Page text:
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How to Grow Azaleas

By Katelyn Lynn ; Updated September 21, 2017
Azaleas are traditionally a dark pink color.

Azaleas are a group of flowering shrubs that add a dramatic flair to a flower garden. Depending on the variety, azaleas can be deciduous or evergreen, but all varieties produce attractive flowers in a variety of colors. Like rhododendrons, azaleas need lots of filtered light, regular moisture and protection from cold weather and wind. Before planting azaleas, take the time to properly prepare the planting sites in the fall so they will be ready for planting the azaleas in the spring.

Find a good planting site for the azaleas. Ideally the site should provide some dappled sunlight in the afternoon, but no morning sun during the winter. The site should also give adequate protection for wind, such as along the north or east side of a structure.

Measure out a 30-inch-wide planting bed for each azalea you intend to plant. Each section needs to be about 3 to 4 feet apart. Dig out the soil in each planting bed to a depth of approximately 18 inches.

Mix into the soil you removed from the planting bed an equal amount of decomposed leaves, finely ground pine bark or sphagnum peat moss. Mix the ingredients together using a spade or a fork, then place it back into the planting bed.

Dig a planting hole for each of the azaleas that is twice the width of their containers but no deeper. Invert the azalea and while keeping a hand on the top of the root system, tap along its rim using a mallet or a stout block of wood. Once the pot starts to loosen, gently slide it off the root system.

Plant the azalea into a planting hole. The top of its root system should be sitting about 1 1/2 to 2 inches above the topsoil.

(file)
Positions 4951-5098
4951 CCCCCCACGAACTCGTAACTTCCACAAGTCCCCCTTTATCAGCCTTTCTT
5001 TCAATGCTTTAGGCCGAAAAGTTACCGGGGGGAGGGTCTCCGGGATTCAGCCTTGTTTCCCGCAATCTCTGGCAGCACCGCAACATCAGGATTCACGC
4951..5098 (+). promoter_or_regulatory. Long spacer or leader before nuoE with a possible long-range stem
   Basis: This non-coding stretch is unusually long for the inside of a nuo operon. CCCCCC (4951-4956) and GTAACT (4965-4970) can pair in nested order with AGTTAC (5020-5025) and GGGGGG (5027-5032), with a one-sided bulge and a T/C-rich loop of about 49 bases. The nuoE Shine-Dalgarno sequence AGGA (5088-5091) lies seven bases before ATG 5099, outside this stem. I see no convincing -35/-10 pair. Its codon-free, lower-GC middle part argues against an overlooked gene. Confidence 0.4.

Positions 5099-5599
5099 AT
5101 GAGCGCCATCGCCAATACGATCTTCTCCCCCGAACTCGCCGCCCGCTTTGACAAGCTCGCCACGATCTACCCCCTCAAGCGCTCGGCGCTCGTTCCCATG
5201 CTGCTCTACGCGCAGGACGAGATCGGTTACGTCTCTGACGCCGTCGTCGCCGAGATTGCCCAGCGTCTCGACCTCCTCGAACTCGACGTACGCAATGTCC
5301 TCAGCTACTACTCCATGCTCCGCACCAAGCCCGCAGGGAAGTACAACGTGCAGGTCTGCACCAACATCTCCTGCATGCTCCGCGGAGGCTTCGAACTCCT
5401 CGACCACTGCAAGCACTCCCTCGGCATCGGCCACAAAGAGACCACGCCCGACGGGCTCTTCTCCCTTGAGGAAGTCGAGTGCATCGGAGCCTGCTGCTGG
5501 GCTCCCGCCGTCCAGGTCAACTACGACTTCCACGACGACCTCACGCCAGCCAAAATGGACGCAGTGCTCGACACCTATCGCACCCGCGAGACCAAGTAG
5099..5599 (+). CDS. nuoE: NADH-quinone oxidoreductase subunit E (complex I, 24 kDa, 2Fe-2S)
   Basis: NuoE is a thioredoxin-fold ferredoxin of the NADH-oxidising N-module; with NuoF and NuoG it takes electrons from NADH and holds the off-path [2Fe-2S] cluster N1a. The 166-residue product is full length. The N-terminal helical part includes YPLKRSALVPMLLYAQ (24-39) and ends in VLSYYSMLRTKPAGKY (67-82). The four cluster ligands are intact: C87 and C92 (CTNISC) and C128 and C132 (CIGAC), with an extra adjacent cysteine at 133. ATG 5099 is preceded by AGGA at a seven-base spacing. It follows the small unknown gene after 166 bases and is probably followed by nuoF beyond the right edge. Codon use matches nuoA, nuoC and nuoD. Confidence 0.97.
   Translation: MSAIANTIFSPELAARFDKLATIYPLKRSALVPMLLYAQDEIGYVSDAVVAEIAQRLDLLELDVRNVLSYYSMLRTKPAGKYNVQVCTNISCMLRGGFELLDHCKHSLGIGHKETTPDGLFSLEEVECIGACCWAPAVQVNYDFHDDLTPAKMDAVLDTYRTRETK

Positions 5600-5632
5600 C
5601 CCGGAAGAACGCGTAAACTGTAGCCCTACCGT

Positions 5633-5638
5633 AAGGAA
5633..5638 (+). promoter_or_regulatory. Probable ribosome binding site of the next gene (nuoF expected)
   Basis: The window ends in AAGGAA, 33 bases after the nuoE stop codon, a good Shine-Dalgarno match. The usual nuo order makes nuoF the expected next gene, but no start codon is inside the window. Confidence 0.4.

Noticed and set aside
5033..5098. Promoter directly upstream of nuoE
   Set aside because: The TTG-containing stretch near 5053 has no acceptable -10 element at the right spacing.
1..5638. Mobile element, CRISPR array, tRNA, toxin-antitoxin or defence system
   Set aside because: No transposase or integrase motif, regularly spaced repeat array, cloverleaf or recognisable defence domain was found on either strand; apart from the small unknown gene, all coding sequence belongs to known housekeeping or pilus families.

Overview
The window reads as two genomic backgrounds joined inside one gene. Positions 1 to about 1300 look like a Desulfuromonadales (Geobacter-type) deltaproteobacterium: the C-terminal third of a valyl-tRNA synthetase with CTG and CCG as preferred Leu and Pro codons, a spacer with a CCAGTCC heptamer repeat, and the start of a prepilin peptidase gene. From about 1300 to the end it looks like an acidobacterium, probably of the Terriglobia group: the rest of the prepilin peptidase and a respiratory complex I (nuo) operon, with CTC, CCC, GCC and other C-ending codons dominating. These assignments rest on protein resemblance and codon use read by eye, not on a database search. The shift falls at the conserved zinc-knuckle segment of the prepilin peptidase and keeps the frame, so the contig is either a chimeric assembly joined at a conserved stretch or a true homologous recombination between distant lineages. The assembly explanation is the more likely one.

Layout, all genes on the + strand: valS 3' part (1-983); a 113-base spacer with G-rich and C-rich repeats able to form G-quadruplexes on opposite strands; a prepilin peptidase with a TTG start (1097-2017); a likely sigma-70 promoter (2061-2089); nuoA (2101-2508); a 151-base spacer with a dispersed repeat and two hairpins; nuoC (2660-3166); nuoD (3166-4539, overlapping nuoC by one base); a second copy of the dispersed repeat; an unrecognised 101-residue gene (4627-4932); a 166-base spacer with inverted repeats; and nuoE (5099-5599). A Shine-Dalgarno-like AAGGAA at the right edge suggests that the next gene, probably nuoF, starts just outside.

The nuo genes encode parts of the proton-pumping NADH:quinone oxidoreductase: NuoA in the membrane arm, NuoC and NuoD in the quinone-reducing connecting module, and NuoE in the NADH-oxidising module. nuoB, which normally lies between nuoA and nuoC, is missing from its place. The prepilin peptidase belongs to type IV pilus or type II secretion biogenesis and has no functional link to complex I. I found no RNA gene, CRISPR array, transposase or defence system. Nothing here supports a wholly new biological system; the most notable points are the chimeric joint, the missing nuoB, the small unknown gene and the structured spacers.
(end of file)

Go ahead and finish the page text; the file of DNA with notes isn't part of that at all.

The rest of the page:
Scoop soil in around the azalea until the hole is about two-thirds full. Gently pack the soil down using your hands. Fill the rest of the hole full with soil.

Spread a 2- to 3-inch layer of pine bark or hardwood mulch around each azalea keeping the mulch about 2 to 3 inches away from the trunk. Replace mulch around the azaleas as often as needed. Mulch is important to grow azaleas because it helps keep weeds down and moisture in.

Water each azalea thoroughly. During their growing season, provide water to each of the azaleas at the equivalent of 1 inch of water every week, if there is no other form of moisture, such as rainfall.

Fertilize the azaleas beginning in May of each year. Use a 6-10-4 fertilizer (or similar) made for acid-loving plants. Follow the manufacturer's recommendations on spread rate. Stop fertilizing after July.


Things You Will Need

  • Measuring tape
  • Shovel
  • Soil amendment
  • Mallet
  • Mulch
  • Fertilizer


  • Deadhead spent blossoms from deciduous azaleas to encourage denser growth and more flowers.

About the Author


Katelyn Lynn has been writing health and wellness articles since 2007. Her work appears on various websites. Lynn is a certified holistic health practitioner who specializes in orthomolecular medicine and preventative modalities. She is pursuing a Bachelor of Science in health sciences from TUI University and has extensive experience in botany and horticulture.